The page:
For his part, McConnell is enthusiastic about the prospect of the South Carolina senator’s presidential bid. Team Scottespecially now that another of the leader’s favorite Republicans is in the Senate, Arkansas Tom Cotton, signaled that he would not run away.
McConnell is hardly alone in his strong preference for a candidate other than Trump. I asked another GOP senator how many of today’s 50 Republican senators want their last president to be their standard-bearer in 2024. This senator, no Trump antagonist, set the ceiling at five.
But, as has been the case since Trump announced his candidacy in 2015, the question remains whether Republicans will take steps to oppose him. The last NBC poll before the election found that only 30 percent of GOP voters call themselves more supporters of Donald Trump than supporters of the Republican Party, a new low.
Still, if the party doesn’t rally around an alternative, that 30 percent could still be enough of a basis for Trump to win the nomination against a divided field, his path to nomination six years ago. Most Republican strategists see DeSantis, the Florida governor who is poised to run for re-election on Tuesday, as the strongest candidate against Trump, and the backlash many conservatives had for Trump’s “DeSantictimonious” move showed the governor’s potential. DeSantis is the only other top Republican who can give GOP primary voters what they crave most: a clenched fist.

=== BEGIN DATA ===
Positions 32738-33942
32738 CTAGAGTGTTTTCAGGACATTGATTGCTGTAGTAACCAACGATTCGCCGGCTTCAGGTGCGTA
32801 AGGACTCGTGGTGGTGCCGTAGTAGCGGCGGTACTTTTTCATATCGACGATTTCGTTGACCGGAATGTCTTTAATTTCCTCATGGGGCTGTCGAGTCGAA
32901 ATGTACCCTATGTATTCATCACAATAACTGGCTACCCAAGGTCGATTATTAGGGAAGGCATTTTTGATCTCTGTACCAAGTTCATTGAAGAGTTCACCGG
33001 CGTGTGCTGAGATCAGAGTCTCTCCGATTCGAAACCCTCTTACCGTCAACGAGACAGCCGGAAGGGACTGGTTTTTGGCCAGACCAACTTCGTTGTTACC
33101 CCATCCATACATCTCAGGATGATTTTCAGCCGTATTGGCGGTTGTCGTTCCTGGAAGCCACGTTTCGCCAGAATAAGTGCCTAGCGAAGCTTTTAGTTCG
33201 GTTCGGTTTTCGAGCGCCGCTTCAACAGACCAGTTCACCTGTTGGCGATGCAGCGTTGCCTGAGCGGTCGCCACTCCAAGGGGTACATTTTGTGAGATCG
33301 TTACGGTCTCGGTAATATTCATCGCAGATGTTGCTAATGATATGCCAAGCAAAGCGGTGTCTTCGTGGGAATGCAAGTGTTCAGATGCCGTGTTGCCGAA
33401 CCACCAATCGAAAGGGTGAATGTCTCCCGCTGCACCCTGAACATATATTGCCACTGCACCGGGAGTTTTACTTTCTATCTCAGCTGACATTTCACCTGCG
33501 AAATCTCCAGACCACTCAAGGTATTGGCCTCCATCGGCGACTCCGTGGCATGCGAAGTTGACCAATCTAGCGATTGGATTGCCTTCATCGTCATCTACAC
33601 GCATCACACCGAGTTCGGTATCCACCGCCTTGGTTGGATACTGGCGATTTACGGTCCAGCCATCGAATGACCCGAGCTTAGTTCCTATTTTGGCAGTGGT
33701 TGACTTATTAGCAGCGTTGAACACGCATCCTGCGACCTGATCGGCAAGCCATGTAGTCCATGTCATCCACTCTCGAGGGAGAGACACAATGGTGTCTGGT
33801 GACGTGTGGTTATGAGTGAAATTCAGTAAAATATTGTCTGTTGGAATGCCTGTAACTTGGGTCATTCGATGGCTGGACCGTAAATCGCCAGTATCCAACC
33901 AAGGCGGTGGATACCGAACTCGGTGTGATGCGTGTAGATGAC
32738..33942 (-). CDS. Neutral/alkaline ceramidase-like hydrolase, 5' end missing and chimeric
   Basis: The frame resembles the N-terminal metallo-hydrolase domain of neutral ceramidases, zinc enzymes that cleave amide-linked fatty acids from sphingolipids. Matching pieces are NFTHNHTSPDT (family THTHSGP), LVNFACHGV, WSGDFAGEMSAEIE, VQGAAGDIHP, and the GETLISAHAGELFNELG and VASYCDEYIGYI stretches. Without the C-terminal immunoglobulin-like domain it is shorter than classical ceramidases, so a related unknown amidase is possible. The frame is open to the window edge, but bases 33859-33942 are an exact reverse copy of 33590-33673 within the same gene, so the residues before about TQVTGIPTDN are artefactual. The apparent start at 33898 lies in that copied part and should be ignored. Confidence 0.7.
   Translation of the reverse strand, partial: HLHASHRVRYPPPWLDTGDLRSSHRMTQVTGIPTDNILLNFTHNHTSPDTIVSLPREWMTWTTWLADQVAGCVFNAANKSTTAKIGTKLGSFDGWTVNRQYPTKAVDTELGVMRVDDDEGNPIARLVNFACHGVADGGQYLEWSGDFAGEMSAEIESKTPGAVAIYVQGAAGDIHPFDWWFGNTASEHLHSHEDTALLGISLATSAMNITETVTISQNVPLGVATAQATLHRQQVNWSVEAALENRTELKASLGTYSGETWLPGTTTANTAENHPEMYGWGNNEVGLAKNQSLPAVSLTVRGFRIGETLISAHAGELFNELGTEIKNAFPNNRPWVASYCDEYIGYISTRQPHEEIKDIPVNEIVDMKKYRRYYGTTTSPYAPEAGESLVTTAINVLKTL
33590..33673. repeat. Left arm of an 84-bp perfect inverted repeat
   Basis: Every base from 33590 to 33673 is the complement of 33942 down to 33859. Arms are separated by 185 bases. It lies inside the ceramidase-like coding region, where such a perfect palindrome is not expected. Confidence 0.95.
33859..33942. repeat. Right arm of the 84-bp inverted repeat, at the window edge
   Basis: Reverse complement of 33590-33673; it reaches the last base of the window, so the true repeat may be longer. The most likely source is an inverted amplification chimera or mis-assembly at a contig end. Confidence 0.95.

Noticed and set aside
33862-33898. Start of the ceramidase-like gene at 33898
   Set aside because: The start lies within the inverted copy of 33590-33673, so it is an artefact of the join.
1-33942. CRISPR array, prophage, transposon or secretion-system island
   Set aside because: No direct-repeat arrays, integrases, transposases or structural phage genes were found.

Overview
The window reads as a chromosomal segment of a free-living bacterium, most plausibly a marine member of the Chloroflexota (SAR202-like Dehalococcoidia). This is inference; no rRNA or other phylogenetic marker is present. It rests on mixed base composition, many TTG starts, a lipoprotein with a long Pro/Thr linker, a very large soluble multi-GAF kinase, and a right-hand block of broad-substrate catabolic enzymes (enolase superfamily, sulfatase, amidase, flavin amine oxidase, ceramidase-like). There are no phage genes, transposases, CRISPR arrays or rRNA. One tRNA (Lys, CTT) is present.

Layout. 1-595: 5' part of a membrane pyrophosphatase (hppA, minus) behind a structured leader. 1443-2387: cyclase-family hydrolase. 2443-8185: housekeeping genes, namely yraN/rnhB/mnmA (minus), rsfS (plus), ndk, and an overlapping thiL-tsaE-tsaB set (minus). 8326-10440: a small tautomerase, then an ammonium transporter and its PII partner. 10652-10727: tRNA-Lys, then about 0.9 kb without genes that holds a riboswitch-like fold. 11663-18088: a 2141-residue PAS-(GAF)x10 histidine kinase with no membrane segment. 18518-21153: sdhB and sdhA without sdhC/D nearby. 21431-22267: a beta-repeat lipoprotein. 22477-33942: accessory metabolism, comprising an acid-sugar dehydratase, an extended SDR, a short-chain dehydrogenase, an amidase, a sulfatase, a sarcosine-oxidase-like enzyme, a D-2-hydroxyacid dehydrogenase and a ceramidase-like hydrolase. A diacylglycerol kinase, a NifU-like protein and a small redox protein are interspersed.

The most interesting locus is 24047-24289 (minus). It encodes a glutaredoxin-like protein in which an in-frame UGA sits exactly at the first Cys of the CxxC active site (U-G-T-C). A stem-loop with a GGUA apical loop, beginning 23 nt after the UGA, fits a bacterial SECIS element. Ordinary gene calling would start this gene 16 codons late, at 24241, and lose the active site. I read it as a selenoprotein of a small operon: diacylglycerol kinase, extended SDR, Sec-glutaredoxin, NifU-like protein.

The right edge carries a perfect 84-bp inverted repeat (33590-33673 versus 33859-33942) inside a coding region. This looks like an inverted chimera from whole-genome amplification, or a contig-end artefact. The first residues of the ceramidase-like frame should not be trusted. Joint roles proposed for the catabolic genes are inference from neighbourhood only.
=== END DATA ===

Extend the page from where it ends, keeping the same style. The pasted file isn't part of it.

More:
And a strong midterm showing would eliminate any impulse for reflection or reform of the kind that has fueled other movements out of power, whether Bill Clinton’s Third Way politics in 1992 or George W. Bush’s compassionate conservatism in 2020.
Long before Trump publicly disparaged him, DeSantis and his enthusiasts were positioning themselves for 2024.
DeSantis used the midterms not only to disrupt other candidates, but also to use out-of-state rallies to build his mailing list. The governor is also considering writing a new book, another way to grow his list and build events outside the state. And while he refrains from criticizing Trump by name, DeSantis is closely following the concerns of rank-and-file Republicans about their former president, namely the perception that the media will never give him a fair shake and that, at 78, he is too old to run.
One constituency is already eyeing a DeSantis presidency: Florida’s battalions of lobbyists. Tallahassee’s influence industry is aware that the governor will monitor their contributions in the 2024 race and are eager to set up shop in Washington if he wins.